Analysis of immune responses in Bartonella bacilliformis carriers are needed to understand acquisition of immunity to Carrion’s disease and may allow identifying biomarkers associated with bacterial infection and disease phases. Serum samples from 144 healthy subjects from 5 villages in the North of Peru collected in 2014 were analyzed. Four villages had a Carrion’s disease outbreak in 2013, and the other is a traditionally endemic area. Thirty cytokines, chemokines and growth factors were determined in sera by fluorescent bead-based quantitative suspension array technology, and analyzed in relation to available data on bacteremia quantified by RT-PCR, and IgM and IgG levels measured by ELISA against B. bacilliformis lysates. The presence of bacteremia was associated with low concentrations of HGF (p = 0.005), IL-15 (p = 0.002), IL-6 (p = 0.05), IP-10 (p = 0.008), MIG (p = 0.03) and MIP-1α (p = 0.03). In multi-marker analysis, the same and further TH1-related and pro-inflammatory biomarkers were inversely associated with infection, whereas angiogenic chemokines and IL-10 were positively associated. Only EGF and eotaxin showed a moderate positive correlation with bacteremia. IgM seropositivity, which reflects a recent acute infection, was associated with lower levels of eotaxin (p = 0.05), IL-6 (p = 0.001), and VEGF (p = 0.03). Only GM-CSF and IL-10 concentrations were positively associated with higher levels of IgM (p = 0.01 and p = 0.007). Additionally, IgG seropositivity and levels were associated with high levels of angiogenic markers VEGF (p = 0.047) and eotaxin (p = 0.006), respectively. Our findings suggest that B. bacilliformis infection causes immunosuppression, led in part by overproduction of IL-10. This immunosuppression probably contributes to the chronicity of asymptomatic infections favoring B. bacilliformis persistence in the host, allowing the subsequent transmission to the vector. In addition, angiogenic markers associated with bacteremia and IgG levels may be related to the induction of endothelial cell proliferation in cutaneous lesions during chronic infections, being possible candidate biomarkers of asymptomatic infections.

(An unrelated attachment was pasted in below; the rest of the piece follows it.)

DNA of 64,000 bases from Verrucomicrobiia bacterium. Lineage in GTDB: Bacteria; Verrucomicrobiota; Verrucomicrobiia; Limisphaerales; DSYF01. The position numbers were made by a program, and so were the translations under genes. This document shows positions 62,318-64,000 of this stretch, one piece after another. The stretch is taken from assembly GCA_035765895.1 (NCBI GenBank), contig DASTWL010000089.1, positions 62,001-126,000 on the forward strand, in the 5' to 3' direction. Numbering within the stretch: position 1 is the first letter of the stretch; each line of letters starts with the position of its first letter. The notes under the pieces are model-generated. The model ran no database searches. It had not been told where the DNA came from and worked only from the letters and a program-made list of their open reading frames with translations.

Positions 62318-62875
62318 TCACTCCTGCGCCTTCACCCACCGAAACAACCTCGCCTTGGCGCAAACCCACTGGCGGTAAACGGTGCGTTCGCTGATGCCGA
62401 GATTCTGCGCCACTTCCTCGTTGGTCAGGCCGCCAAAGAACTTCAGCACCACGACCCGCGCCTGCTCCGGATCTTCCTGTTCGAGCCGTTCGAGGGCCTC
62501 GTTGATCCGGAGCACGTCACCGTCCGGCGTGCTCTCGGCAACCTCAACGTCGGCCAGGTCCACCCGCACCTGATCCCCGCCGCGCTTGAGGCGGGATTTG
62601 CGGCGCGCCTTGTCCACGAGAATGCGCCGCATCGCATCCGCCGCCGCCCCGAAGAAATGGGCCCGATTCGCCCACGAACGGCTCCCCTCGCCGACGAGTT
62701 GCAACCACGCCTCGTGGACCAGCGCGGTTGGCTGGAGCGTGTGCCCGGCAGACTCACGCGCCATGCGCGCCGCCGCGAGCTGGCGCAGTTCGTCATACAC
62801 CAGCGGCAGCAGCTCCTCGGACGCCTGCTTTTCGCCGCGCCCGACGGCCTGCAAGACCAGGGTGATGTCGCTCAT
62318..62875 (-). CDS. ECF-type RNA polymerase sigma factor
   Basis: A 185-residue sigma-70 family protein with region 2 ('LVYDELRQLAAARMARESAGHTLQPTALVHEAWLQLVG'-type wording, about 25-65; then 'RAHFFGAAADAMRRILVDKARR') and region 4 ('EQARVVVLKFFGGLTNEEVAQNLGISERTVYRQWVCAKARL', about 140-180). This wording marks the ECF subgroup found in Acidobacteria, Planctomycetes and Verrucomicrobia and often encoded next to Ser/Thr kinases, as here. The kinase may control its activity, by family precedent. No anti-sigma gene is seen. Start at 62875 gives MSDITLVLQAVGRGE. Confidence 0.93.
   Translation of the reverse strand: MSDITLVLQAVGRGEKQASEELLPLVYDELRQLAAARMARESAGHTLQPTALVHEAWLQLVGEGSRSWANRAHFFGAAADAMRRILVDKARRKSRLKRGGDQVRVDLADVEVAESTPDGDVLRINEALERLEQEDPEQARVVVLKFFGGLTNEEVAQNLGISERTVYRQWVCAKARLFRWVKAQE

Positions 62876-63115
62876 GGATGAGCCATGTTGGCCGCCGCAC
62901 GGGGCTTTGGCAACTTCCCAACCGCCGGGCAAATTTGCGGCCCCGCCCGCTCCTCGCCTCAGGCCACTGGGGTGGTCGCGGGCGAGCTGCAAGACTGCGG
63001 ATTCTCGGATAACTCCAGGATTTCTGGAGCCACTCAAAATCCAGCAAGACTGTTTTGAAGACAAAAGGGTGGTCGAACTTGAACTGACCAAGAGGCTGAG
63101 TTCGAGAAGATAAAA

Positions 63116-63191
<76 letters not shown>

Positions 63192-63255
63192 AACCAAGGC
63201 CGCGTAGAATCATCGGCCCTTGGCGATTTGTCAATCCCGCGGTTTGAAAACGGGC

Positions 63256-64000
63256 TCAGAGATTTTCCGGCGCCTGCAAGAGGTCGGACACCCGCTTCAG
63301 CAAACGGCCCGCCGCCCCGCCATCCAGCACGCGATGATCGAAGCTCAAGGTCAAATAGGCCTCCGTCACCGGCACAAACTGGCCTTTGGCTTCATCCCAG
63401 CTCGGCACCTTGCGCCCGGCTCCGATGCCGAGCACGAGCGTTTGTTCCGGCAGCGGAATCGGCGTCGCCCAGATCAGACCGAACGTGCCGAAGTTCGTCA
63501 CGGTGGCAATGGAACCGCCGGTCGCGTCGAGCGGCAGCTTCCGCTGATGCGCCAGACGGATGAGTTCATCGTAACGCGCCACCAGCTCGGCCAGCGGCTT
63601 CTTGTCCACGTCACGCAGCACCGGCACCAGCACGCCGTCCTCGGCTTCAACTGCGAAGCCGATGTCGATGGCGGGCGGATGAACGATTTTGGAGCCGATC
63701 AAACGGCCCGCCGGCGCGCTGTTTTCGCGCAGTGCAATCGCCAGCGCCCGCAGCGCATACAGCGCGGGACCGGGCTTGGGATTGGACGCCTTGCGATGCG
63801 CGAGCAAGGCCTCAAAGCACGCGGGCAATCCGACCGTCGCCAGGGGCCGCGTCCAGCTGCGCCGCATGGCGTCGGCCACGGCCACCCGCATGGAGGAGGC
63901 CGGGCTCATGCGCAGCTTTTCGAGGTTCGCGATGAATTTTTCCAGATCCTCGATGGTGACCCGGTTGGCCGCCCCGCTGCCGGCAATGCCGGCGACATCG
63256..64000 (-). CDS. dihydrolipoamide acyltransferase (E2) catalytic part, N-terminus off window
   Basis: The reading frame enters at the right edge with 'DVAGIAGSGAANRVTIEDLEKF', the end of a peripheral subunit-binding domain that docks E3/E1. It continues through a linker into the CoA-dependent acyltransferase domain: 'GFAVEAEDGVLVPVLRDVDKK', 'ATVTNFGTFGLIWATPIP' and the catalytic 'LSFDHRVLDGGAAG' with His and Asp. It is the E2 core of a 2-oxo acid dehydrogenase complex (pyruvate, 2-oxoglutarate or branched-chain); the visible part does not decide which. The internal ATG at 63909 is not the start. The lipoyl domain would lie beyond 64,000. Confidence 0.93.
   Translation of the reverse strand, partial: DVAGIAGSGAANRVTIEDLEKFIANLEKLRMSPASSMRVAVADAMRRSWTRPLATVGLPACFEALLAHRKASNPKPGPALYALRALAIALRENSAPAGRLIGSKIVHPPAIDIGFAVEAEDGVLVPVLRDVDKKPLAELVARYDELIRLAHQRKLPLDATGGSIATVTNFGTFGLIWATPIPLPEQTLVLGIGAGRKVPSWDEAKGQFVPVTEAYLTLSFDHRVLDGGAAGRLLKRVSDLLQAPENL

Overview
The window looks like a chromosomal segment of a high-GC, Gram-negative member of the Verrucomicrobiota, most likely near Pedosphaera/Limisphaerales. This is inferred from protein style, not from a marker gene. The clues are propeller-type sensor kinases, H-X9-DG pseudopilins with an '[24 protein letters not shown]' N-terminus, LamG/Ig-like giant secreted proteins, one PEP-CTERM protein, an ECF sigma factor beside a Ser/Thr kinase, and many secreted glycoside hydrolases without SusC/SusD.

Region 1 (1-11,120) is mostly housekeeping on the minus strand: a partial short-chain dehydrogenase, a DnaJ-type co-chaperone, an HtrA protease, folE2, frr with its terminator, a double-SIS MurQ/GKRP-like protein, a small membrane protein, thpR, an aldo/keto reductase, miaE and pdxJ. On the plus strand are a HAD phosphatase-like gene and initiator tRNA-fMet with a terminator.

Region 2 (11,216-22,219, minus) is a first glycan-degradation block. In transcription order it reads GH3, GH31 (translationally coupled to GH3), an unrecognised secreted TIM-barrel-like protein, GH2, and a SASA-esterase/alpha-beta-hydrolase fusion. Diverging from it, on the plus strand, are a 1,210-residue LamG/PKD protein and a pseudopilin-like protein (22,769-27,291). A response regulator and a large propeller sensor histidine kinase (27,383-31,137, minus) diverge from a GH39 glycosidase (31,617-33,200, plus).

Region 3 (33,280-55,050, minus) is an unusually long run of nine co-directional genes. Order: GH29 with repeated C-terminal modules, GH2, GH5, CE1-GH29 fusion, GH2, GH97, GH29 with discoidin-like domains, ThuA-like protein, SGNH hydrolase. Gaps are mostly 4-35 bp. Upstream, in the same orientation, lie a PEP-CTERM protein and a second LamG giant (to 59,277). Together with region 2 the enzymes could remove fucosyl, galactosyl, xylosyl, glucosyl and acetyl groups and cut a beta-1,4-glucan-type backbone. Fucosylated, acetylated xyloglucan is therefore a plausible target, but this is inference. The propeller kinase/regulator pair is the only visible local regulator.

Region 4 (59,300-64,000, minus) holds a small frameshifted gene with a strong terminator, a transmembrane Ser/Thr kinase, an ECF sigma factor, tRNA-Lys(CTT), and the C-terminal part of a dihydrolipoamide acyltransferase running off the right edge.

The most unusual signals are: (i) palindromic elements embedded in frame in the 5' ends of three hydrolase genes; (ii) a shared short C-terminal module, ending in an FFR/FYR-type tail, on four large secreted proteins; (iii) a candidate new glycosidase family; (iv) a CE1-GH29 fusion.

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    • Impact of Food Assistance Programs on Obesity in Mothers and Children: A Prospective Cohort Study in Peru.

      Carrillo Larco, Rodrigo M; Miranda, J Jaime; Bernabe-Ortiz, Antonio; [email protected] (American Journal of Public Health, 2016-05-19)
      Objectives. To assess obesity risk among mothers participating in Community Kitchens and children participating in Glass of Milk (Peru food assistance programs). Methods. We analyzed prospective data from the Young Lives study. The exposure consisted in varying degrees of benefit from any of the programs (no participation in any of the programs, program participation for some months, or program participation nearly every month) at baseline (2006–2007). The outcome was overweight and obesity in mothers and children at follow-up (2009–2010). Results. Prevalence of childhood overweight and obesity was 15.5% and 5.1%, respectively; the corresponding figures for mothers were 40.5% and 14.6%. Children exposed nearly every month to the Glass of Milk program had a 65% lower risk of becoming obese compared with children not participating in the program (relative risk [RR] = 0.35; 95% confidence interval [CI] = 0.18, 0.66). Mothers participating frequently in the Community Kitchens program had almost twice the risk of becoming obese compared with those who did not participate (RR = 1.93; 95% CI = 1.18, 3.15). Conclusions. Participating in food assistance programs in Peru was associated with a lower risk of obesity in children and greater risk of obesity in mothers.